Beyond that, there's little else to do but place it under your child's pillow for the Tooth Fairy. And if after their "exchange" with that famous member of the Fae Folk you find yourself in possession of the erstwhile tooth, consider taking a cue from Victoria Beckham and add it to your own collection of family memories.

If you would like more information about losing baby teeth, please contact us or schedule a consultation. To learn more, read the Dear Doctor magazine article “Importance of Baby Teeth.”

BeforeReplacingYourMissingTeethYouMayNeedOtherDentalWork

Replacing missing teeth can do wonders for a smile. And you have solid options for doing so, from a partial denture to state-of-the-art dental implants. But there might be a roadblock to your restoration plan—literally. Some of your other teeth may be in the way.

When a tooth has been missing for a while, the teeth on either side of a tooth gap will naturally begin to move or “drift” into the space. This could result in an inadequate amount of available space for a prosthetic (false) tooth.

If that happens, we'll first need to move the errant teeth back to where they belong, either with traditional braces or removable clear aligners. If we're successful, we can then proceed with the missing tooth restoration.

But before starting orthodontic treatment, there may be another problem that needs our attention first. If your missing teeth are the result of periodontal (gum) disease, your gums and supporting bone may not be as healthy as they need to be. This can interfere with orthodontics, which often depends on the gums and bone around a tooth being healthy enough to reform as the tooth moves. That may not be possible if they're still infected with gum disease or you've suffered significant bone loss.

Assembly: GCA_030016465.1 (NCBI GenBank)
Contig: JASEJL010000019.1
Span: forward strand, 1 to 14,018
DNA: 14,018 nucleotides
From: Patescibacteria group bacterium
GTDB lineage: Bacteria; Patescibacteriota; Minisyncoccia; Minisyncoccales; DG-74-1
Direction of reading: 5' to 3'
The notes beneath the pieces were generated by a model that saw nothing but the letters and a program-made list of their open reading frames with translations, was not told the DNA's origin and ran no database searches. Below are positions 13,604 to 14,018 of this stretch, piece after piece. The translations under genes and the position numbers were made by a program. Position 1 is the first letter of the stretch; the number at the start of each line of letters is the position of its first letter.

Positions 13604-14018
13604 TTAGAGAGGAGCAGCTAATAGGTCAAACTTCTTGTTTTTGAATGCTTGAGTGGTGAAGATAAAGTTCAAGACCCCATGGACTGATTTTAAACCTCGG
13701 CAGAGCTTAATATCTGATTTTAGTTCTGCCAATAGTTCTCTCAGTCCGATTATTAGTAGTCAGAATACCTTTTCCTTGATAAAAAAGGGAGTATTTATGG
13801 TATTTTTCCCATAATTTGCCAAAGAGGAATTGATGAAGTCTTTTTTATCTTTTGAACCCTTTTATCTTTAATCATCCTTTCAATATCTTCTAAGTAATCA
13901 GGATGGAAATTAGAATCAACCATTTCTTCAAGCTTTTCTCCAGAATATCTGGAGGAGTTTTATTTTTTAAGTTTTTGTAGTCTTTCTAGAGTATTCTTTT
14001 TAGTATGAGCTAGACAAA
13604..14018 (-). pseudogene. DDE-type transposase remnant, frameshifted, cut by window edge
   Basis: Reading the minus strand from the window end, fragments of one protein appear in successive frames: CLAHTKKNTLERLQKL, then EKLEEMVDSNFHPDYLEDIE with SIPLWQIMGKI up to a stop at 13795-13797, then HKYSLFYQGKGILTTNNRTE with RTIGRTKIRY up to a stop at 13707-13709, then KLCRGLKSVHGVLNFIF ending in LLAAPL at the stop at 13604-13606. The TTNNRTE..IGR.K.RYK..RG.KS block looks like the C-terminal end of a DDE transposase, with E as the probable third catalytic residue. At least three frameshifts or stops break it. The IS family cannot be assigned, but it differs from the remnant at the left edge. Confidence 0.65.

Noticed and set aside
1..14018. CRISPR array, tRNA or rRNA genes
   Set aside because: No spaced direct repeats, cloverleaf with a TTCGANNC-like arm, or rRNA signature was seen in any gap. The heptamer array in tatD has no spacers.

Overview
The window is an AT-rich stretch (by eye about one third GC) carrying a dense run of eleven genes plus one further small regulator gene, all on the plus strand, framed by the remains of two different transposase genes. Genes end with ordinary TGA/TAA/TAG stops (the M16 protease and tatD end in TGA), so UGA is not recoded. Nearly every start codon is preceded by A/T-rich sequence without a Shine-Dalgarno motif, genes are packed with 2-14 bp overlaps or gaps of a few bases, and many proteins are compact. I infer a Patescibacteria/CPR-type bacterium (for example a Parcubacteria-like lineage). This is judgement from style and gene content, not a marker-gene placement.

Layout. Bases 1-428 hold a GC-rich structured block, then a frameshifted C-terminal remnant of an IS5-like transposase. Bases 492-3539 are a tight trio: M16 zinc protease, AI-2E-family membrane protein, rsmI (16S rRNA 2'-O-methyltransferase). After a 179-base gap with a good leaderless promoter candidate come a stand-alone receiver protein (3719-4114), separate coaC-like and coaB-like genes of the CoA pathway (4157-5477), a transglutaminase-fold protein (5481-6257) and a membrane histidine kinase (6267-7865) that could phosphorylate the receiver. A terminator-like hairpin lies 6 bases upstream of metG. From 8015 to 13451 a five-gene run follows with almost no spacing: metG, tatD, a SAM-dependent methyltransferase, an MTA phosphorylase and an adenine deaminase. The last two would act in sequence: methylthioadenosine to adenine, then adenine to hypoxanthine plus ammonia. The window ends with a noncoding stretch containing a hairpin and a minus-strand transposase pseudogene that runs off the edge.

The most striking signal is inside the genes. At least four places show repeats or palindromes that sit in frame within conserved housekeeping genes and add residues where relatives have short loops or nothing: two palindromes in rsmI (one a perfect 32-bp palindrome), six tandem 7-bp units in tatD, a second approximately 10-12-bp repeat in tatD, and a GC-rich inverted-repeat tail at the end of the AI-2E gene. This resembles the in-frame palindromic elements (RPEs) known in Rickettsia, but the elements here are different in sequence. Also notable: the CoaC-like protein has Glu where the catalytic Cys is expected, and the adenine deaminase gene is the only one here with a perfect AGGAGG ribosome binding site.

If that's the case, it may be necessary to first treat any gum disease present and rebuild the bone. The latter can often be done by grafting bone material to the area of loss. The graft then serves as a scaffold of sorts upon which new bone can grow and accumulate. And reducing gum disease, mainly by removing bacterial plaque, allows the gums to heal and regain attachment with the teeth.

Once your gums and bone are healthy again, we can then proceed with orthodontics. After the teeth are reasonably aligned, we can then complete the restoration for replacing your missing teeth, and any other cosmetic enhancements for your remaining teeth like veneers or crowns.

The entire process may take some time and multiple treatment visits. But gaining a more attractive smile in the end is well worth it.

If you would like more information on dental implants, please contact us or schedule an appointment for a consultation.